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Navy Program Puts Lockheed, Austal in Shipbuilding Competition

U.S. Navy photo by Paul Farley

The Navy has selected two contracting firms to manufacture 55 vessels for its $37.4 billion Littoral Combat Ships program, Federal News Radio reports.

The program has placed Lockheed Martin Corp. and the Australia-based firm Austal in a head-to-head competition to see who can produce the highest quality vessels at a lower cost.

Both companies won potential six-year Navy contracts to produce the small combat ships for use along shallow coastlines and open seas.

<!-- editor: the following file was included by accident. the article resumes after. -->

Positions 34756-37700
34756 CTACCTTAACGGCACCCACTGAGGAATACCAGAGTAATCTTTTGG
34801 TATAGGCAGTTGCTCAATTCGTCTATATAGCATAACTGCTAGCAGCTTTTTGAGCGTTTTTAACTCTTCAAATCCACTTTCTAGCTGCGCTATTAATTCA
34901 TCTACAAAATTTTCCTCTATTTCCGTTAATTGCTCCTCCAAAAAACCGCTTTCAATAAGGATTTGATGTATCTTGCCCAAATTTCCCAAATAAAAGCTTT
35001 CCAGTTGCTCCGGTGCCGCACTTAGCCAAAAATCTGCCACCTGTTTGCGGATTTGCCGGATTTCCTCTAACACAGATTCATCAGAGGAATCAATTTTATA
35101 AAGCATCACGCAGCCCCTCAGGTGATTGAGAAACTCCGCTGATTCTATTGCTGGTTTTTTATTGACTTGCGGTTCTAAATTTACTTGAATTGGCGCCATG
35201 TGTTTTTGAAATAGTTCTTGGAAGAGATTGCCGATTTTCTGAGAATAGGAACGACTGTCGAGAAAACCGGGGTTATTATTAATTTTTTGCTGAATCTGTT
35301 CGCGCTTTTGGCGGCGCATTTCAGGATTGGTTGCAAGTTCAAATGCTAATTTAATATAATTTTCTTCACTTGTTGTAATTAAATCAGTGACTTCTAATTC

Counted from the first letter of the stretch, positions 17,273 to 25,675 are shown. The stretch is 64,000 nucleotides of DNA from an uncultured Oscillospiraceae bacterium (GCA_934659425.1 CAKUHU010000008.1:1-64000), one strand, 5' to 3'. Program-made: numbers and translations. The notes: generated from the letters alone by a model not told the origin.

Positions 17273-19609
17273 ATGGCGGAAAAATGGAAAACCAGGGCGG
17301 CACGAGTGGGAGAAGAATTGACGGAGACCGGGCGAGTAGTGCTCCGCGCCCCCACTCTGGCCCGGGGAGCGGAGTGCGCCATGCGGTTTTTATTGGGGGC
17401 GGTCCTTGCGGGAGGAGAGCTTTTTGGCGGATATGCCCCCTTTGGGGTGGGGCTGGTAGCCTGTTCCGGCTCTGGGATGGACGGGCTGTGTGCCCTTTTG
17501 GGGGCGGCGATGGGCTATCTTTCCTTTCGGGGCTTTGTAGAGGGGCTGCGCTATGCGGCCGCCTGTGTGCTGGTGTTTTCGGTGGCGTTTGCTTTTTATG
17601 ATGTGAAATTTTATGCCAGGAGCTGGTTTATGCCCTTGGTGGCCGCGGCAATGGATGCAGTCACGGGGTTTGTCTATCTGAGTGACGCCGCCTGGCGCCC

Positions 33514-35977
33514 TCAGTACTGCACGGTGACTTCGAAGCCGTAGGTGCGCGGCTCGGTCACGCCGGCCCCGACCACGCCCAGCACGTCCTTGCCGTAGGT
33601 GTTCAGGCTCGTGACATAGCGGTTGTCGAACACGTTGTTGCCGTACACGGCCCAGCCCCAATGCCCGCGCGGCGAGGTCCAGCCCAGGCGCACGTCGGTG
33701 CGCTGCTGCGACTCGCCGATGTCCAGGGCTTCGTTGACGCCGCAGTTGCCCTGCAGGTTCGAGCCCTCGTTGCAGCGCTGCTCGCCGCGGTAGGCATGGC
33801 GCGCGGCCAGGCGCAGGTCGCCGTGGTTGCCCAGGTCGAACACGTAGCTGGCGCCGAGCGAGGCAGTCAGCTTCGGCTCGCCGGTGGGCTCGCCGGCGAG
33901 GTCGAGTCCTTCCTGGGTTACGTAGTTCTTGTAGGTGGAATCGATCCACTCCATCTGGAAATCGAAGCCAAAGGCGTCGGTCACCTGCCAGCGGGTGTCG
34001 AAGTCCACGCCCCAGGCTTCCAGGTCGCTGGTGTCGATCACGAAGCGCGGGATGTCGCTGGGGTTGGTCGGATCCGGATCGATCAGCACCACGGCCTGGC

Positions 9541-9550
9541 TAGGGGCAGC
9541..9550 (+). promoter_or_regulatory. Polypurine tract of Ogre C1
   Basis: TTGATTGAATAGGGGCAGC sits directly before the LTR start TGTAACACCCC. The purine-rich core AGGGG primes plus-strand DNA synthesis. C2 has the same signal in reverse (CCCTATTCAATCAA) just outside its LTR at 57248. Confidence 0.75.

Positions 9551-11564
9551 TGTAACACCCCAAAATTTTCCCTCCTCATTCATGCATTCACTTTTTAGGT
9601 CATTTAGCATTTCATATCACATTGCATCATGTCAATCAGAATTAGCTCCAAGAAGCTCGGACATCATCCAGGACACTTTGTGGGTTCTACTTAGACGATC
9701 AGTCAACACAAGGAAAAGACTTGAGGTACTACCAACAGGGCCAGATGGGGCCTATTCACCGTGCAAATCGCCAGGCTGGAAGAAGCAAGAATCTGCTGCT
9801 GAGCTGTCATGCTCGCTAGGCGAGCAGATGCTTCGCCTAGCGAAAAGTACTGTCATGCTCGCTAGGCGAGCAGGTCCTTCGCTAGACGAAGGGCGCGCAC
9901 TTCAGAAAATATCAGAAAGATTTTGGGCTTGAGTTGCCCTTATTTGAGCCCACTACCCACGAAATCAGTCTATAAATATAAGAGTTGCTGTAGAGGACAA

Lockheed’s contract totals around $4.1 billion and Austal’s contracts total $3.8 billion.

Kevin Brancato, a defense analyst with Bloomberg Government, told Federal News Radio the Navy’s new contract approach is ideal for requests similar to the LCS because many contracting firms possess the ability to design and manufacture smaller ships, arms, or equipment.

Brancato said the Navy would have less success when procuring larger ships and equipment like destroyers, aircraft carriers and submarines because only a few contractors have the resources to produce and manufacture them.

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